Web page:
Women considering an abortion are still vulnerable to "the activities of rogue crisis pregnancy counselling services".
Senior law lecturer Mairead Enright yesterday said current laws are flawed, meaning women undertaking an abortion had little option but to keep it secret.
Ms Enright, who lecturers at Kent Law school, was one of the speakers at a conference of ’Abortion Privacy/Abortion Secrecy’ in UCC yesterday which was also addressed by Prof Carol Sanger of Colombia Law School.
Ms Enright said: “It is clear that Irish women have plenty of reasons to keep abortions secret. In particular, except within the narrow constitutional limits, abortion within Ireland remains a crime which attracts a maximum 14-year prison sentence. Although the law may not deter women from seeking abortions, it likely discourages women from disclosing that they have had abortions.
“There is also a sense in which an abortion remains the business and concern of a wider religious community. Women in Ireland may feel vulnerable to interference from uninvited religious third parties.”
She referred to concerns raised last year over pro-life organisations funding a case seeking to injunct a woman from travelling abroad.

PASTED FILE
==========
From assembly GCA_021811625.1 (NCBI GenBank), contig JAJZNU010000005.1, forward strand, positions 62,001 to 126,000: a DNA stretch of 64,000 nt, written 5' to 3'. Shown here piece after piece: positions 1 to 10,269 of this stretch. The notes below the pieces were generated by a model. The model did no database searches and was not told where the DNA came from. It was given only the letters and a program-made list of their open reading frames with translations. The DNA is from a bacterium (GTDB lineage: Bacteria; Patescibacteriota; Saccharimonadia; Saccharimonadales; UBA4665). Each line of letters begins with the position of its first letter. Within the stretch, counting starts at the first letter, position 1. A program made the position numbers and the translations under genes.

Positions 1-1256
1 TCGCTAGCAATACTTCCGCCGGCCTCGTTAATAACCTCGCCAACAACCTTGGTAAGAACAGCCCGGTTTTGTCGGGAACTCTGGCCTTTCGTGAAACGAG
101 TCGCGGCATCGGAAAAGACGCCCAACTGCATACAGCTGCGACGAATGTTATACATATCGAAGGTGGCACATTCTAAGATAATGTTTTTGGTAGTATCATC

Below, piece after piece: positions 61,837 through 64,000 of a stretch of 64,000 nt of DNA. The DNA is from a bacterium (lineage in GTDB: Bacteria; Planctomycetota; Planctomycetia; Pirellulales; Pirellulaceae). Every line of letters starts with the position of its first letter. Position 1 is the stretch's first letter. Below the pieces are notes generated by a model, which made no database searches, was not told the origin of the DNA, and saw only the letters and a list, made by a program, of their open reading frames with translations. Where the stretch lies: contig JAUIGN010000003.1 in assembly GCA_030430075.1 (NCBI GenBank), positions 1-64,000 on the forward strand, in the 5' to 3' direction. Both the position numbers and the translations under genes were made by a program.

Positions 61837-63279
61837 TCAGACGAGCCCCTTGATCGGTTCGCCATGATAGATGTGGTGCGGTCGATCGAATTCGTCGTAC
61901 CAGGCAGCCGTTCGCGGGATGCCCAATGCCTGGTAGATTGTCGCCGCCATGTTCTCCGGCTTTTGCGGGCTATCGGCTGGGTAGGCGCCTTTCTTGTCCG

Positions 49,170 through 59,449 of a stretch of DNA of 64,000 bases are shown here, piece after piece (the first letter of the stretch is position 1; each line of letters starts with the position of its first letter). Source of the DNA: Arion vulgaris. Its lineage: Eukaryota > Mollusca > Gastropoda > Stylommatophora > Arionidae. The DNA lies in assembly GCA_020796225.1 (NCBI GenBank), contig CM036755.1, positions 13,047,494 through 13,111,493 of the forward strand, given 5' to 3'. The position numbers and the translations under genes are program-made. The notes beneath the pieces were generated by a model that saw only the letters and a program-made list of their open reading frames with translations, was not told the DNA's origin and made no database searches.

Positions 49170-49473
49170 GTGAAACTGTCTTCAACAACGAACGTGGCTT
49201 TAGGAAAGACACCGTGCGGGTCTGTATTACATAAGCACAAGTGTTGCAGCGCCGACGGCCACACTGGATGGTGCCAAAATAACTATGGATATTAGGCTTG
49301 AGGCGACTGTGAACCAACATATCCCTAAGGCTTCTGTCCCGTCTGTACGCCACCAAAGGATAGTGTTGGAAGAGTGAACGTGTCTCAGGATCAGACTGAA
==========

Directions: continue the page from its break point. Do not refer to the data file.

Ms Enright also claimed the conscience clause within the new Protection of Life in Pregnancy Act also raised concerns, in that “doctors who object to termination may not comply with the legislative obligation to hand the woman’s care over to an alternative practitioner”.
She stated: “Women remain vulnerable to the activities of rogue crisis pregnancy counselling services.”
On the issue of addressing the balance between privacy and secrecy, she said: “More broadly, Irish law does little to relieve women of the obligation to share knowledge around, and influence on, their abortion decision in process.
“An Irish woman seeking an abortion is inevitably part of a large network of other actors, the size of which increases in proportion to her own vulnerability.
“It is still the case that women in the care of the State who fall outside the “risk to life” regime may find themselves compelled to go to court to exercise their right to travel.”
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